Create Account | Sign In: Author or Forum

 
 
News  |  Journals  |  Conferences  |  Blogs  |  Articles  |  Forums  |  Twitter    
 

 Headlines:

 

Category: Cardiology | Family Medicine | Internal Medicine | Critical Care | Emergency Medicine | Neurology | Nursing | Pulmonology | Conference News

Back to Journal Articles

ACC: Combo Treatment Beneficial in Atrial Fibrillation

Last Updated: March 31, 2009.

 

Clopidogrel plus aspirin reduces major vascular events, but may increase hemorrhage risk

Share |

Comments: (0)

Tell-a-Friend

 

  Related
 
In atrial fibrillation patients for whom vitamin K-antagonist therapy such as warfarin is not indicated, adding clopidogrel to aspirin reduces the risk of major vascular events but increases the risk of major hemorrhage, according to a study published online March 31 in the New England Journal of Medicine to coincide with the American College of Cardiology's 58th Annual Scientific Sessions held March 29 to 31 in Orlando, Fla.

TUESDAY, March 31 (HealthDay News) -- In atrial fibrillation patients for whom vitamin K-antagonist therapy such as warfarin is not indicated, adding clopidogrel to aspirin reduces the risk of major vascular events but increases the risk of major hemorrhage, according to a study published online March 31 in the New England Journal of Medicine to coincide with the American College of Cardiology's 58th Annual Scientific Sessions held March 29 to 31 in Orlando, Fla.

Stuart J. Connolly, M.D., of McMaster University in Hamilton, Ontario, Canada, and colleagues randomly assigned 7,554 patients to receive either daily clopidogrel at a dosage of 75 mg, or placebo, in addition to aspirin.

After a median follow-up of 3.6 years, the researchers found that the rate of major vascular events was lower in the combination group than in the aspirin-alone group (6.8 percent per year versus 7.6 percent per year, respectively). They found that the difference was primarily due to a decreased rate of stroke (2.4 percent per year versus 3.3 percent per year). But the investigators also found that the combination group had a higher rate of major bleeding (2 percent per year versus 1.3 percent per year).

"The purpose of the ACTIVE-A trial was to determine if the addition of clopidogrel to aspirin would reduce major vascular events and stroke in patients with atrial fibrillation, at an acceptable risk of increased hemorrhage," Connolly said in a statement. "If you treated 1,000 patients over the course of three years by adding clopidogrel to aspirin, you would prevent 28 strokes, 17 of which would be fatal or disabling, and you would prevent six heart attacks. This would occur at a cost of 20 major hemorrhages."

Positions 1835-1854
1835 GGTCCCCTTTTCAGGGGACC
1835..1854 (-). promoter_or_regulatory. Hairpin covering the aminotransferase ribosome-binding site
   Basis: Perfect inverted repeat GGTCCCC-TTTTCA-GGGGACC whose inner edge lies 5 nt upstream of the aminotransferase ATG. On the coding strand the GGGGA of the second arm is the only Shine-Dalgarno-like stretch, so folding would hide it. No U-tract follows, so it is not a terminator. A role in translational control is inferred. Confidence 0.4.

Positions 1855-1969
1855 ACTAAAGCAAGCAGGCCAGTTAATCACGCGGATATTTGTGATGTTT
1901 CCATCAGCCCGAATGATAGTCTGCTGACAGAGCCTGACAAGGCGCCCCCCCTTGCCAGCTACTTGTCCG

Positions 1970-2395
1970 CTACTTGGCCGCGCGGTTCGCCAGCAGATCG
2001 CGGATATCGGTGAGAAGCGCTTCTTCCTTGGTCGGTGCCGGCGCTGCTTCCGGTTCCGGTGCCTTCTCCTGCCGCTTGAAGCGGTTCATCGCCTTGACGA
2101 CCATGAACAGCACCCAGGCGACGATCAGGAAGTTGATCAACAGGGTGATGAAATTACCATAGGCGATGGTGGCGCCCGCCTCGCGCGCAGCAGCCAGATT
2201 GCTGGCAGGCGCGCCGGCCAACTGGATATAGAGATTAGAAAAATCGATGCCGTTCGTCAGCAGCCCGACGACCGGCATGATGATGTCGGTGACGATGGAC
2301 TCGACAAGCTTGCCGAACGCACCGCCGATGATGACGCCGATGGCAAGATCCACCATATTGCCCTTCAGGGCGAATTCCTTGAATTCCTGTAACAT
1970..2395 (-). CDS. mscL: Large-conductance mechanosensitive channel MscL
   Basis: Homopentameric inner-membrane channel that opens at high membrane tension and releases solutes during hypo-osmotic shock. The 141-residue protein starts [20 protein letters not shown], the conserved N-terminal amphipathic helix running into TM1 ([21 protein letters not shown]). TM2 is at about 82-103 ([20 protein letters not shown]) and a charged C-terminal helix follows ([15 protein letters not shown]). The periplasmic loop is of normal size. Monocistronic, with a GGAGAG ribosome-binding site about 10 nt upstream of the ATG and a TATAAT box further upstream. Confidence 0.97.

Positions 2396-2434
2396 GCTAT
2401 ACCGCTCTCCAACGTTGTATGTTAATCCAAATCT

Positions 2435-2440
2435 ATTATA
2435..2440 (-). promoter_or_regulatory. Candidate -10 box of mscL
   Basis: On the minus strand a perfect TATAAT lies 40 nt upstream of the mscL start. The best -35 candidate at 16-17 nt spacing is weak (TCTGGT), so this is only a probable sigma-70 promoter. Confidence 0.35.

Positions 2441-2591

The study was supported by Sanofi-Aventis and Bristol-Myers Squibb; several study authors disclosed financial relationships with both companies.

Abstract
Full Text

Copyright © 2009 ScoutNews, LLC. All rights reserved.


Previous: Lower Cancer Risk Seen in Multiple Sclerosis Patients Next: ACC: Pulmonary Hypertension Consensus Document Released

Reader comments on this article are listed below. Review our comments policy.


Submit your opinion:

Name:

Email:

Location:

URL:

Remember my personal information

Notify me of follow-up comments?

advertisement.gif (61x7 -- 0 bytes)
 

Are you a Doctor, Pharmacist, PA or a Nurse?

Join the Doctors Lounge online medical community

  • Editorial activities: Publish, peer review, edit online articles.

  • Ask a Doctor Teams: Respond to patient questions and discuss challenging presentations with other members.

Doctors Lounge Membership Application

 
     

 advertisement.gif (61x7 -- 0 bytes)

 

 

Useful Sites
MediLexicon
  Tools & Services: Follow DoctorsLounge on Twitter Follow us on Twitter | RSS News | Newsletter | Contact us
Copyright © 2001-2014
Doctors Lounge.
All rights reserved.

Medical Reference:
Diseases | Symptoms
Drugs | Labs | Procedures
Software | Tutorials

Advertising
Links | Humor
Forum Archive
CME | Conferences

Privacy Statement
Terms & Conditions
Editorial Board
About us | Email

This website is certified by Health On the Net Foundation. Click to verify. This site complies with the HONcode standard for trustworthy health information:
verify here.